CSE 472/572, Spring 2002
In this project, you are to create your own convincing mini-Eliza.
You may do this in one of three ways:
provide test runs on a variety of interesting and appropriately chosen
pairs (e.g., you could try to implement Weizenbaum's original "Doctor"
script or develop a "help" system for Unix).
Either implement and fully test the pattern-matching procedure
whose specification is given in the material from Winograd with the
modifications of exercises 2.1 and 2.13.
or else implement and fully test the mini-Eliza whose
specification is given in Shapiro's
text, in the exercises marked '(p1)'
(i.e., 12.1-12.2, 13.13-13.14, 14.7-14.8,
16.15, 17.29-17.32 (hint: read 26.9 before doing 17.31!),
18.25-18.27, 24.9-24.10, 26.8-26.14, 29.32
(unless I missed some)).
for this book.)
- or else translate /projects/rapaport/Doctor to
Common Lisp and fully document your code.
In addition, you must design your system so that
it has the following recognition-response pair:
'My 1 is 2 -> What if your 1 were not 2'
If this is applied to the sentence 'My left arm is about to fall off',
it should produce 'What if your left arm were not about to fall off'.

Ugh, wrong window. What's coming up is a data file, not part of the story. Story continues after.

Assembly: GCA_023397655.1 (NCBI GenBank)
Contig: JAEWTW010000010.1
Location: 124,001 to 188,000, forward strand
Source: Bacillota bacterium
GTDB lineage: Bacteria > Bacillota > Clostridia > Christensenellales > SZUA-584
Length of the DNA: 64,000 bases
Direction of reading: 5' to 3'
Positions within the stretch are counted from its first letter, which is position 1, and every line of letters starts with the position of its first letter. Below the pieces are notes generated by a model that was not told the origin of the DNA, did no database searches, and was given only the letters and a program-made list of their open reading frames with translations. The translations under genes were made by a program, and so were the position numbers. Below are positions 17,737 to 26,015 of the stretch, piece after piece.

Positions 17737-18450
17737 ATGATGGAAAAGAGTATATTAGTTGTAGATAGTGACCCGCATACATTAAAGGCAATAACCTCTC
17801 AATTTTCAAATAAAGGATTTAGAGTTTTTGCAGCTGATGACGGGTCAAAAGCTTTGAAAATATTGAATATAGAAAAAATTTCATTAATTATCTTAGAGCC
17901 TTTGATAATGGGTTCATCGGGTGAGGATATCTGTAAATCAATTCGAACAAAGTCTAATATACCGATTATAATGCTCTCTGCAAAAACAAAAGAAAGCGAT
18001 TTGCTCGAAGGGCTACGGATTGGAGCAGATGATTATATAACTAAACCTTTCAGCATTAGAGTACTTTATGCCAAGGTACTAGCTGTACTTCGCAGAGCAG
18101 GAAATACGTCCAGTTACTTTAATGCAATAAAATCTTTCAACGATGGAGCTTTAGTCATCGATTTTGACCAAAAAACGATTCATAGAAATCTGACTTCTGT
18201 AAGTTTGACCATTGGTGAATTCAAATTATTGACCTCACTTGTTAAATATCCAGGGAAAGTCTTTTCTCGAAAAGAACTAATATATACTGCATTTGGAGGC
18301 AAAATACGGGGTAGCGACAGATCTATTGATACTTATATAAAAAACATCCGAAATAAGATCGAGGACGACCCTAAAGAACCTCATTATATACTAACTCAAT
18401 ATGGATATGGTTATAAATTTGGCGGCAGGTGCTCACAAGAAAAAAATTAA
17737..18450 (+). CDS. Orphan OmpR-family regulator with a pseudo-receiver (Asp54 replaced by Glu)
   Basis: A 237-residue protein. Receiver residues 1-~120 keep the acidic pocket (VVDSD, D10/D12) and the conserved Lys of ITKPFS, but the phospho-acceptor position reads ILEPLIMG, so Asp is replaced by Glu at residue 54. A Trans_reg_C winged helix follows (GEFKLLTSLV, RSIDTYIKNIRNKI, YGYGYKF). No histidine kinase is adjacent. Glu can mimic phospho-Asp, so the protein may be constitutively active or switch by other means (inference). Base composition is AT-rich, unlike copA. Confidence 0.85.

(a) Try your mini-ELIZA on the following inputs:
(i) My head is on my shoulders.
(ii) My problem is that you hate me.
(iii) My problem is how to pay you.
(iv) My brother said your car is bigger than mine.
(v) My job is working in the mine.
(b) In each case,
why the response is inappropriate, and
the changes to the procedure that would be needed to produce responses
that are syntactically and/or semantically appropriate
(i.e., grammatical and/or meaningful)
(don't worry about their therapeutic appropriateness!:-).
(c) Experiment with at least one of these changes. Provide
and a discussion of any problems that arise.
Your report should include a brief description of what you have done and
a discussion of Eliza-like natural-language processing. In particular:
Following both the requirements for projects as stated in the syllabus
and the requirements for this project, there are 4 major
items of roughly equal importance:
Here's a breakdown:
the project description
annotated sample runs
the Eliza question (part 5 of the project handout)
description of project
description of Eliza-like NLP
optional: bug report (if your program doesn't work, you can recoup lost
points by explaining your problems and how you might solve them with more time)
annotated sample runs:
implementation of the pattern in part 5
5a: responses to the 5 sentences (either computer-generated or hand-done)
5b: discussion of the 5 sentences
5c: changes to code
|DUE AT START OF LECTURE, MON, FEB 18|
Copyright © 2002 by
William J. Rapaport